At 16 years old, Jack Andraka is already a superstar in the field of science. Earlier this year, he won Intel’s prestigious Gordon E. Moore Award, when he created a groundbreaking testing method that can detect pancreatic cancer in its earliest stages. His work is expected to save thousands of lives.
And in the few short months since then, Andraka has already begun work on his next invention—a handheld device that he hopes will have the ability to scan the human body, read vital signs and detect any disease instantly.
While it sounds straight off the set of Star Trek, Andraka’s tricorder is part of a global science competition started by the XPRIZE foundation. The challenge is to create a mobile device that can diagnose 15 diseases across 30 patients, and at stake is a $10 million prize.
But on this project, Andraka isn’t working alone. He teamed up with two other Intel finalists to create what they call “Generation Z.” So far, they’re the only team made up entirely of kids. Despite being up against other teams like the one from Scanadu—a startup based in the NASA Ames Rsearch Center—Andraka is looking forward to exploring the challenge with kids his own age.
“I really enjoy big challenges and figured that it would be fun to collaborate with a group of teens to work on this prize,” he tells TakePart. “I meet such interesting teens at science competitions, and so we are going to work on this problem together. We may not succeed, but we are going to learn a lot and also learn how to work better in a team on a big project. Hopefully, we will be able to be productive and move the idea forward.”
And to drive home just how young this scientist is, the end date for the tricorder challenge is in 2015—the same year Andraka will graduate from high school.
But that’s hardly the extent of this student’s work. He’s also begun to develop a new spectrometer, which is in its very early stages, and he’s involved in the lengthy process of making his pancreatic cancer test widely available. While his end-game is to bring that test to drugstore shelves, the teen has learned that’s easier said than done.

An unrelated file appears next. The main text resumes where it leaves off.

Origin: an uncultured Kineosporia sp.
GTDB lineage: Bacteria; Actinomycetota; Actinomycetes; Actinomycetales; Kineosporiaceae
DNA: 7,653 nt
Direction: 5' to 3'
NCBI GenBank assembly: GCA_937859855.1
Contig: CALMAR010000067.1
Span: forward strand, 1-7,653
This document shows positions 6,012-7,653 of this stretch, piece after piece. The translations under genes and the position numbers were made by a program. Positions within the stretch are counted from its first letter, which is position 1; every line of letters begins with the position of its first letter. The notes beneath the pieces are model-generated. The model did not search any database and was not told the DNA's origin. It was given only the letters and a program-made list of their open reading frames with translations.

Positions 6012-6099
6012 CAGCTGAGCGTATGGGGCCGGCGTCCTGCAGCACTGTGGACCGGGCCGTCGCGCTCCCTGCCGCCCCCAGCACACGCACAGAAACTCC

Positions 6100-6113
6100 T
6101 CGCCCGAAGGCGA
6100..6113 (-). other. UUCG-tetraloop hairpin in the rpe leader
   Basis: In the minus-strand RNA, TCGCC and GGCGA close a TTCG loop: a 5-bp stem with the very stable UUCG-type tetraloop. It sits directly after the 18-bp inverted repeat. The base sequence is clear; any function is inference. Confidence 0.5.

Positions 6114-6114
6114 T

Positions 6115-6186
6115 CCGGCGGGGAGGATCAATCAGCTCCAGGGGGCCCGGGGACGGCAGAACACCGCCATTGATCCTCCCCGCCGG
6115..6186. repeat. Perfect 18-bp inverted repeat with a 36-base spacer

“When I first created it I was only 15, so I didn’t understand how long it takes to get to widespread use,” he says. “I figured it would take a few months. Of course I’ve learned a lot since then...It needs to be made uniformly and more quickly and also needs to go through clinical testing.”
Andraka may be a standout in his field, but he believes that more kids would be excited about the subject if adults who were trying to spur their interest took a different approach.
“Kids are naturally curious and creative. They have wild ideas, and if encouraged, they can be creative. And as they learn more, they can start using that energy and optimism and creativity to solve major problems in their communities,” Andraka tells TakePart.
He says that kids his age would be more excited about the subject if they were lectured less and given more hands-on time to solve scientific problems.
“Instead of labeling kids with IQ ratings, tell them that creativity, persistence and resilience are more important qualities,” Andraka adds.
No matter how extraordinary his intellectual pursuits may be, what remains most impressive about Jack Andraka is that what he creates continuously serves a purpose far greater than his own.
How would you like to see science approached differently so that more kids were actively involved in it? Let us know in the Comments.